President Joe Biden on Friday announced that the United States and allies would revoke Russia’s ‘most-favored nation’ trade status in another blow to the Russian economy.
The move was the latest sanction following Russia’s invasion of Ukraine three weeks ago.
The U.S. and allies have pursued a series of economic sanctions against Russia in retaliation for the invasion Biden said on Friday the U.S. and the other G-7 nations (Canada, France, Germany, Italy, Japan, and the United Kingdom) will deny Russia from a favored nation status.
“As Putin continues his merciless assault the United States and our allies continue to work on the locked step to ramp up the economic pressures on Putin and to further isolate Russia,” Biden said.
Here’s a look at how this most recent round of sanctions might play out in the U.S. and elsewhere.
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What is PNTR?
PNTR stands for permanent normal trade relations. This is the legal definition that the U.S. uses when there is free trade with a foreign nation. The World Trade Organization allows countries to give each other a most favored status, meaning that goods can be exchanged between countries with lower tariffs, fewer barriers and a maximum amount of exports allowed.
What are major Russian exports to US?
Russia was the United States’ 23rd- largest trading partner, totaling$36.1 billion in two-way goods trade in 2021, according to the Census Bureau, $29.1 billion of which account for Russian products into the U.S.
In 2019, the Office of the United States Trade Representative reported the main imports from Russia to the U.S. were:
- Mineral fuels ($13 billion)
- Precious metal and stone (platinum) $2.2 billion
- Iron and steel $1.4 billion
- Fertilizers $963 million
- Inorganic chemicals $763 million
The U.S. also imports agricultural products from Russia, totaling to $69 million in 2019, including:
- Snack foods $8 million
- Tree nuts $6 million
- Other vegetable oils $3 million
- Essential oils $3 million
- Other dairy products $2 million
What about Russian oil
About 60% of what the U.S. imports from Russia is in energy, including oil, coal and natural. Russian oil accounts for about 3% of what the U.S. imports each year, but that’s enough to drive up prices for consumers.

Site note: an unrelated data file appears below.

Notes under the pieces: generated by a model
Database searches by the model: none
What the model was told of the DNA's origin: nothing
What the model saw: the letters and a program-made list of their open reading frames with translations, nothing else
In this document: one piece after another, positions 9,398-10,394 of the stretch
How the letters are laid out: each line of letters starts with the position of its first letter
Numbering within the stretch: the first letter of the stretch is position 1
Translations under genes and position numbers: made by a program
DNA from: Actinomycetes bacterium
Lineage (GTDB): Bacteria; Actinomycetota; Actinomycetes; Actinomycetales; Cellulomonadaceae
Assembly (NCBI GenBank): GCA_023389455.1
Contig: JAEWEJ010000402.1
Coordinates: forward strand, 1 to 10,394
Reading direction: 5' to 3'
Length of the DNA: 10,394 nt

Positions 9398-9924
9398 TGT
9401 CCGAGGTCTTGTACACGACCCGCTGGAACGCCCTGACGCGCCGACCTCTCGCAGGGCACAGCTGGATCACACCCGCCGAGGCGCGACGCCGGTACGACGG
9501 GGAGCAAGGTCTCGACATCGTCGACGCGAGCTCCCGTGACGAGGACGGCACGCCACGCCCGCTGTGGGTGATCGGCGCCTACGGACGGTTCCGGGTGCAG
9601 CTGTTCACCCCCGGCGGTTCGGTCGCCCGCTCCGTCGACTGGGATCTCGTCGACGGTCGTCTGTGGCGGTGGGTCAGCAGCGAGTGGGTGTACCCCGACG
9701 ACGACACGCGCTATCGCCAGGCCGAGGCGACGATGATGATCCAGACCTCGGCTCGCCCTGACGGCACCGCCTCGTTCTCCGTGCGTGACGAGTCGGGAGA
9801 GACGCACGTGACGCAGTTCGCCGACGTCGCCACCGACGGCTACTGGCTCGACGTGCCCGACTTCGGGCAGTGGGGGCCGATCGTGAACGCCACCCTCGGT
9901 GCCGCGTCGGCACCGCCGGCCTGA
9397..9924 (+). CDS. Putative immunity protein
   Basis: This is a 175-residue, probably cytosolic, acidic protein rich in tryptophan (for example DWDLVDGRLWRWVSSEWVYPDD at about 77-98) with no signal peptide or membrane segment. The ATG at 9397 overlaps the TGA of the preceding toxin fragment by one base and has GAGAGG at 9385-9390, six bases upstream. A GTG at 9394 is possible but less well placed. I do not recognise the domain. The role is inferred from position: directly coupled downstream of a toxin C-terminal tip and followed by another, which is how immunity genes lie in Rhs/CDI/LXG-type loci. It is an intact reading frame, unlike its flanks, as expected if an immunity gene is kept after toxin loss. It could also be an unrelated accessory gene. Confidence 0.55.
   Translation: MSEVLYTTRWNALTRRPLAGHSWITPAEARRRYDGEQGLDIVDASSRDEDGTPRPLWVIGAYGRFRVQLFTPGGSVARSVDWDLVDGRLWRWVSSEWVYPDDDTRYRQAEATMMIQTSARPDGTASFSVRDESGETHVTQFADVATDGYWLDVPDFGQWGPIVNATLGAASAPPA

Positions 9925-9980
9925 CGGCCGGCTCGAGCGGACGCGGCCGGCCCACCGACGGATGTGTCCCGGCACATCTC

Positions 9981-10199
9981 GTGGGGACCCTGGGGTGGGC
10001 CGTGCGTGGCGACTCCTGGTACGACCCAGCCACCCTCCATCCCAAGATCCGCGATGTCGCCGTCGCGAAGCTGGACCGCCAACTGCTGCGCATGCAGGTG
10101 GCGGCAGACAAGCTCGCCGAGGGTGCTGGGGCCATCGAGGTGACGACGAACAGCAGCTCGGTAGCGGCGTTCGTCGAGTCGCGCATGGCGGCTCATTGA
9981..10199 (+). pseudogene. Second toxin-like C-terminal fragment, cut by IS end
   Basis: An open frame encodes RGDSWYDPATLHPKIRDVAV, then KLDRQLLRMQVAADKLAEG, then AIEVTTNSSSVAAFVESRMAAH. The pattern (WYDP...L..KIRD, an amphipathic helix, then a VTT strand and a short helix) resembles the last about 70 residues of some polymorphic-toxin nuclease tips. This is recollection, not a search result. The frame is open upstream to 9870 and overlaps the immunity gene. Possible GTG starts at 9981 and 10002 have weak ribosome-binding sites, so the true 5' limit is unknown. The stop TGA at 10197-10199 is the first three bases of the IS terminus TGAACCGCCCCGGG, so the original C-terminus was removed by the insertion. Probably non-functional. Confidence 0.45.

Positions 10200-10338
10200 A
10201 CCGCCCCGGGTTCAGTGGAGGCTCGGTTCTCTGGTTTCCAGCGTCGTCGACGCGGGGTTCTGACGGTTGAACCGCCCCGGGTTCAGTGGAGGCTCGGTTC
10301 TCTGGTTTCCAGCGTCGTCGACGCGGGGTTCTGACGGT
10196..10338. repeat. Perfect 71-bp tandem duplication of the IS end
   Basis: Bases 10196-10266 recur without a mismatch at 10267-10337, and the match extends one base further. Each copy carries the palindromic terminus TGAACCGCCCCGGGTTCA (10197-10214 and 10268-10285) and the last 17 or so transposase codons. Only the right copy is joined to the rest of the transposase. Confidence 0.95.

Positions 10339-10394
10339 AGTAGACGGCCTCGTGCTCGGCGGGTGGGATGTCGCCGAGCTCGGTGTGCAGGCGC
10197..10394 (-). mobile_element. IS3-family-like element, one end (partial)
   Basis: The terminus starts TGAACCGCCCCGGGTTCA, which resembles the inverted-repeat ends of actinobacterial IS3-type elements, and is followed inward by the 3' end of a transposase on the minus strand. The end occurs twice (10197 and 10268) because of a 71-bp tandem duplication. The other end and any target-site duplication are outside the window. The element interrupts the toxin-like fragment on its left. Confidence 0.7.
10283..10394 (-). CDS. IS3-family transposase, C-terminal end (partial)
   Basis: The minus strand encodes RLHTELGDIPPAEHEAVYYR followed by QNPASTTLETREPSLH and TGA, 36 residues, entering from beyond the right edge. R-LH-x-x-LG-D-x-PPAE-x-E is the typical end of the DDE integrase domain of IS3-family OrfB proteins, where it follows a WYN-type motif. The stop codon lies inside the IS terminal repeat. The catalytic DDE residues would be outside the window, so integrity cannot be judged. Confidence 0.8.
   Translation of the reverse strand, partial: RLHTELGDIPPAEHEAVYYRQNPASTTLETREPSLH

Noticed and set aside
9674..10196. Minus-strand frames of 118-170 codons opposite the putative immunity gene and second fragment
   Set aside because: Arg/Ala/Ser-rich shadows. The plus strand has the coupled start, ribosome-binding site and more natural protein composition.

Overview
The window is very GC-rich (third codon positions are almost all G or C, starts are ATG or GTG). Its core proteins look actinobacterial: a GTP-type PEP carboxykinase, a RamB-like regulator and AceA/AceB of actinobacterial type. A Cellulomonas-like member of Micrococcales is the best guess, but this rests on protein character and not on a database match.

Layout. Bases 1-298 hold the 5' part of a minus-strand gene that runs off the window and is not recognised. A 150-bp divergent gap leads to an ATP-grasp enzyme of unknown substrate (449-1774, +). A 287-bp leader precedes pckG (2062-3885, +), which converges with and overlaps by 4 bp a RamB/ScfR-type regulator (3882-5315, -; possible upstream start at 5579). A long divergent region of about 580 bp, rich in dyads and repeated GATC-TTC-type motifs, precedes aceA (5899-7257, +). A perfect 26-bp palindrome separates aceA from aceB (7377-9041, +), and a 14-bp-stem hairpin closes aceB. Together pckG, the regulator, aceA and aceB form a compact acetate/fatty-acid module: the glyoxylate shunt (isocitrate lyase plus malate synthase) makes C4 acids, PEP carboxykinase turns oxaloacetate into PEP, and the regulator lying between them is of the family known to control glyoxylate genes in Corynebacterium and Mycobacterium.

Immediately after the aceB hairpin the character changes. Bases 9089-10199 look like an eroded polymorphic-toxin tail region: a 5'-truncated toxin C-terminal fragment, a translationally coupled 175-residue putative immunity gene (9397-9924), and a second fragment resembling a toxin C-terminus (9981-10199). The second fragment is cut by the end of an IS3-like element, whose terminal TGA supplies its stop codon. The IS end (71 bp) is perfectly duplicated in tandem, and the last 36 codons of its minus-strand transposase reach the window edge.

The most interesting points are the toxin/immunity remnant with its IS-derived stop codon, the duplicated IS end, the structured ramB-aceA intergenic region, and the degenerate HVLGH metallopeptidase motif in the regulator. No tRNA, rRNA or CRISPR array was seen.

The lack of Russian oil leaves less crude to process at refineries at the West Coast, and making costs even higher at the pump, according to University of Houston Professor Ramanan Krishnamoorti.
In 2021, the U.S. imported an average of 209,000 barrels per day of crude oil from Russia, according to the American Fuel & Petrochemical Manufacturers (AFPM).
While the amount of Russian oil in the U.S. is a fraction of the overall total, Krishnamoorti said it is important because Russia produces “heavier, sour crude,” and the U.S. depends on a balanced portfolio of fuel at refineries.
How much grain does Russia export?
Russian wheat accounts for around 17% of the global supply.
Russia will suspend exports of wheat, meslin, rye, barley and corn to the Eurasian Economic Union (EEU) until Aug 31.
Together Russia and Ukraine exported 25.4% of the world’s wheat in 2019, according to the Observatory of Economic Complexity (OEC). USDA analysts said exports from the two countries would fall to a combined 52 million tons this marketing year.
How much fertilizer does US import from Russia
The U.S. imports approximately 96% of the nation’s potassium fertilizer from Russia, including 1 million short tons per year, according to Michigan Potash & Salt Company.
In 2019, the U.S. imported roughly $299.4 million in phosphate fertilizer from Russia, making it a total of 729,288 metric tons, according to Progressive Farmer.
In 2021, the U.S. imported $1.28 Billion of fertilizer from Russia, according to the United Nations COMTRADE database on international trade.
How much Russian vodka is in the US
The U.S. imports around $24.1 million in beverages, spirits and vinegar annually from Russia, according to Bloomberg.
About 1.2% of the vodka the U.S. imports originates in Russia. In the first half of 2021 Russian vodka exports to the US were worth around $18.5 million, according to the Distilled Spirits Council of the United States.
Most of the vodka consumed in the U.S. comes from other European countries such as France and Latvia.
What about other goods, like seafood and diamonds?
The move to revoke Russia’s most-favored nation trade status would cause the U.S. tariff rate on Russian caviar to jump from 15% to 30% and levies on plywood would increase from zero to 30%, the Wall Street Journal reported. Vodka, which is now imported duty free, would be subject to a tariff of $1.78 per liter.
The U.S. imported $1.2 billion in Russian seafood last year, according to Bloomberg.
Biden also announced Friday that he will sign a separate executive order to stop end the exportation of luxury items to Russia. This order will includes high end-watches, apparel and alcohol, luxury vehicles and jewelry.